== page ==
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Live In Rome 1973

Jazz Lips Music JL770



1. Jazz Theme Variations
2. Nina's Dance
3. Thinking of Anita
4. A Piece for Peace
5. The Gosspers
6. Opus Jazz
7. Darn That Dream
8. Sweet and Lovely
9. Sophisticated Lady
10. Jazz Tarantella
11. Star Eyes
12. Conversation
13. Let's Burn

Tracks 1-10
Frank Rosolino - Trombone (vocal on track 5)
Conte Candoli - Trumpet
Tony Scott - Clarinet, baritone sax (vocal on track 5)
Plus the RAI Orchestra conducted by Tony Scott (tracks 1-2, 5 &10) Puccio Roelens (track 3) Cicci Santucci (track 4) Roberto Nicolosi (track 6)
Tracks 11-13
Frank Rosolino - Trombone (vocal on track 12)
Conte Candoli - Trumpet (vocal on track 12)
Franco D'Andrea - Piano
Giovanni Tommasso - Bass
Gege Munari - Drums


The Stan Kenton Bands of the early 1950s probably produced more first-rate musicians who went on to high-profile solo careers, than any other orchestra of the day. With the likes of Shorty Rogers, Bill Holman, Shelly Manne, Art Pepper and Bud Shank in the band, the fact that Frank Rosolino and Conte Candoli were part of that elite group is not unusual. Tony Scott came to prominence on a different track through Minton's Playhouse in New York in the late 40s and early 50s, where bebop was the fashion statement.

Rosolino, Candoli and Scott were brought together for this Live In Rome 1973 date and a subsequent Milan outing because of their Italian heritage (Scott's birth name was Anthony Sciacca). While they were the featured performers, they did not appear on all tracks either collectively or separately.

The disc opens with a Scott original, Jazz Theme Variations, which is a real swinger with some strong unidentified solos by members of the RAI Orchestra but which loses some punch with the introduction of the members of the orchestra part-way through the piece. Next up is another Scott composition, Nina's Dance, with all three featured players taking solos, but with Scott's dissonant clarinet playing soaring over the orchestra. One might not have expected the RAI orchestra to have any chops but that would be wrong. In three pieces starting with Thinking of Anita (which has some of Duke Pearson's New Girl-like touches), A Piece For Peace and finally Opus Jazz showcasing drumming by Vincenzo Restuccia and strong organ playing by Antonello Vannucchi, the orchestra displays tight ensemble work, structure, and the ability to swing.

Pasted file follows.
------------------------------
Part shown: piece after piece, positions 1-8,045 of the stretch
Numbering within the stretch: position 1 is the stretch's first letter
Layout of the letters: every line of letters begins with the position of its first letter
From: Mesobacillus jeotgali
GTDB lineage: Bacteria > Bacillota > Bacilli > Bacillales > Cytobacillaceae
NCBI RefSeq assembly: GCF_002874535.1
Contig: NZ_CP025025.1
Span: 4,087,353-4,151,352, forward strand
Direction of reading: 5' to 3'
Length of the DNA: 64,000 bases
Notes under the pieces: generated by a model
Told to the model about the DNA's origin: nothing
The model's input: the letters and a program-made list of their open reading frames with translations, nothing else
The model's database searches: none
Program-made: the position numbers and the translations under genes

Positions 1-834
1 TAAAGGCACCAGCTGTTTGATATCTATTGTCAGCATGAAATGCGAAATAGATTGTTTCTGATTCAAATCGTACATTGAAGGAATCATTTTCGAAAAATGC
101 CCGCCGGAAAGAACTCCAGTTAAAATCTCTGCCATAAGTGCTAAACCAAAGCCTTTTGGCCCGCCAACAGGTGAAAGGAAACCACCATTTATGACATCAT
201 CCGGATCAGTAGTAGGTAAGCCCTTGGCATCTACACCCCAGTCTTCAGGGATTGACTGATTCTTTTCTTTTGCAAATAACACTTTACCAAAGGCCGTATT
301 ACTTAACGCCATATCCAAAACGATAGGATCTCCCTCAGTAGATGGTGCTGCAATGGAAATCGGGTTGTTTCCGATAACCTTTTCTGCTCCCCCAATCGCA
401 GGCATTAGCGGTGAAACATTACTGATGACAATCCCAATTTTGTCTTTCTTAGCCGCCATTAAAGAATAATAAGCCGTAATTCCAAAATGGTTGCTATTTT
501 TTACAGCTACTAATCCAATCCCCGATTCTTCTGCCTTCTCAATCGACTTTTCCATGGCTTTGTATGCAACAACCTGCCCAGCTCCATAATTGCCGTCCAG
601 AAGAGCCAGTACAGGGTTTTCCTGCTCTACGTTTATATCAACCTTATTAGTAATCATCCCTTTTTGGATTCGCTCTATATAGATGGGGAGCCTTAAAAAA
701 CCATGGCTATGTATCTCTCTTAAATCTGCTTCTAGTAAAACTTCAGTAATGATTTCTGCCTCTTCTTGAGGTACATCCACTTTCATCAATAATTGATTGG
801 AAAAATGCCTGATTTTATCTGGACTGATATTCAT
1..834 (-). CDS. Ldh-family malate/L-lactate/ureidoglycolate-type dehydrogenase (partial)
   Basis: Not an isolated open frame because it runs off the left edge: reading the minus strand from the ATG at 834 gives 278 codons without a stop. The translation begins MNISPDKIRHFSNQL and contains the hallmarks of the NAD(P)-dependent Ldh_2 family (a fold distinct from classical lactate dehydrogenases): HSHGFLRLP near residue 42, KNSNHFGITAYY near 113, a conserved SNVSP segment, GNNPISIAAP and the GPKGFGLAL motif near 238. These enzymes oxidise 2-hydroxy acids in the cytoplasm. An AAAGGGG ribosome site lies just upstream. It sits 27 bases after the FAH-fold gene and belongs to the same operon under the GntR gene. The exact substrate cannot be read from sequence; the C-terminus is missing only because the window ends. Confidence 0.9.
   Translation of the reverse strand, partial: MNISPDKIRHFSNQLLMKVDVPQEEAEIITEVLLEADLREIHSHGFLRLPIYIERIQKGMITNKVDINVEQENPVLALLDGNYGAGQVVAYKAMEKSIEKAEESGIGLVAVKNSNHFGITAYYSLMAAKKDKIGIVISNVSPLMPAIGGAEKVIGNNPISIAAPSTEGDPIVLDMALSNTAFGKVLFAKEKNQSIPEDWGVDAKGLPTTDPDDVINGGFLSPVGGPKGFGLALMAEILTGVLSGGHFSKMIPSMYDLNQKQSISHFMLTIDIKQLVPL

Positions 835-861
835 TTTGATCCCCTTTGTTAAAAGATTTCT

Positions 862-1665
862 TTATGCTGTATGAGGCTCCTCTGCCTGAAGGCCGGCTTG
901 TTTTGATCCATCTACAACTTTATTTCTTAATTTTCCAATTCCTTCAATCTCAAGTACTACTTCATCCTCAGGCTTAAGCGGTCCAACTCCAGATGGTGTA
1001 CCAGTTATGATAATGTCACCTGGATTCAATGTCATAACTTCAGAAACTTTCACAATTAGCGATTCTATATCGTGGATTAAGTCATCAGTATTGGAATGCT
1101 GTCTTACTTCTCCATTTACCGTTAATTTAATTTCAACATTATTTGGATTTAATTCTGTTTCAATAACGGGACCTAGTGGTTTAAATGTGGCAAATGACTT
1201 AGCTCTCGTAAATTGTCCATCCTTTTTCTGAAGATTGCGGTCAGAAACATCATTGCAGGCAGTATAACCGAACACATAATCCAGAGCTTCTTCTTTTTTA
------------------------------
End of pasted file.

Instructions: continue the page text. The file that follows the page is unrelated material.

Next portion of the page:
The remainder of the disc, apart from Scott's tune Jazz Tarantella, which is a combination of a traditional Italian tarantella done with a jazz flavour, showcases the featured players either as soloists or in some other permutation. There are some arresting performances on several tracks, especially Rosolino's staccato playing on Sweet and Lovely and Scott's clarinet-like baritone work on Sophisticated Lady. There are also a couple of misses such as the Rosolino/Scott scat vocals on The Gosspers and the similar interpretation given by Rosolino/Candoli on Conversation. While the tunes may have been interesting at the time, they certainly have not held up very well. However the Rosolino/Candoli combination, supported by an unheralded Italian rhythm section, gives a sparkling rendition of Star Eyes, which provides both players expansive solo room to show off both their technique and understanding of the underlying melody.

While not a "must have" disc, it certainly should attract some interest beyond those who would want it for purely Italian reasons.

Pierre Giroux

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